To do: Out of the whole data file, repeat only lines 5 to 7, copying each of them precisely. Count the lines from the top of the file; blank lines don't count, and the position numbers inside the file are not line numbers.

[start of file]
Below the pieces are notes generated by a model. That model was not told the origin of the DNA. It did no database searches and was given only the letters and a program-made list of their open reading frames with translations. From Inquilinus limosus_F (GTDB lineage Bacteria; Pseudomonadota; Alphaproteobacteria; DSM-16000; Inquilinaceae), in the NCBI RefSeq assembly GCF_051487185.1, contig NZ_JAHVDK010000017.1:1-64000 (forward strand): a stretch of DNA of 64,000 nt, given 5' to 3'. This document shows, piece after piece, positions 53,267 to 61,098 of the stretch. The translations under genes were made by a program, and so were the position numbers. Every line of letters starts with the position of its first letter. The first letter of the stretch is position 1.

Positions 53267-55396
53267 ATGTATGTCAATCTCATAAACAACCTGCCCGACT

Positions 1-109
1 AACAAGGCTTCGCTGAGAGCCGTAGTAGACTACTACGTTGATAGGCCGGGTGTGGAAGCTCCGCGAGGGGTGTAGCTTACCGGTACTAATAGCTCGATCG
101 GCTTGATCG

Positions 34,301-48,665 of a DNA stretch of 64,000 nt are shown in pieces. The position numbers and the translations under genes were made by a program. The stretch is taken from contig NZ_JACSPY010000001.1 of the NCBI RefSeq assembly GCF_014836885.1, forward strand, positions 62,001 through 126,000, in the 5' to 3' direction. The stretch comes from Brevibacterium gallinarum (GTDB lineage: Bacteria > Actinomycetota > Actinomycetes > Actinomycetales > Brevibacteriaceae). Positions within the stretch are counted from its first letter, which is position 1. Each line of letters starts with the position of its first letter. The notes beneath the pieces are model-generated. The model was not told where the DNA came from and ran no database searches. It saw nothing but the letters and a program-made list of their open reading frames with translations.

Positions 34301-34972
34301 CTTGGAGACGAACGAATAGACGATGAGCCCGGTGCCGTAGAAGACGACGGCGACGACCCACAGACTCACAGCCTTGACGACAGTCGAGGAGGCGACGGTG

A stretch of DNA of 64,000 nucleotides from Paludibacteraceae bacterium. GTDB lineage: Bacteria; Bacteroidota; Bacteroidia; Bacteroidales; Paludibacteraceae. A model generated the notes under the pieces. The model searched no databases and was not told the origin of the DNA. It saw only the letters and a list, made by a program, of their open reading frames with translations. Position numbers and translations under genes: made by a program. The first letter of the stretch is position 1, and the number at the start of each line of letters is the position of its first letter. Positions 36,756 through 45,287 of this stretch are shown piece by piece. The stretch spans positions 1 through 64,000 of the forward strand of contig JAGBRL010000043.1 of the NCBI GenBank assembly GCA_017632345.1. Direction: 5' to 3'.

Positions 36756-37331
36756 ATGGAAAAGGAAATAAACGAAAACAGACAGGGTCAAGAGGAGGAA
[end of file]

1 AACAAGGCTTCGCTGAGAGCCGTAGTAGACTACTACGTTGATAGGCCGGGTGTGGAAGCTCCGCGAGGGGTGTAGCTTACCGGTACTAATAGCTCGATCG
101 GCTTGATCG

Positions 34,301-48,665 of a DNA stretch of 64,000 nt are shown in pieces. The position numbers and the translations under genes were made by a program. The stretch is taken from contig NZ_JACSPY010000001.1 of the NCBI RefSeq assembly GCF_014836885.1, forward strand, positions 62,001 through 126,000, in the 5' to 3' direction. The stretch comes from Brevibacterium gallinarum (GTDB lineage: Bacteria > Actinomycetota > Actinomycetes > Actinomycetales > Brevibacteriaceae). Positions within the stretch are counted from its first letter, which is position 1. Each line of letters starts with the position of its first letter. The notes beneath the pieces are model-generated. The model was not told where the DNA came from and ran no database searches. It saw nothing but the letters and a program-made list of their open reading frames with translations.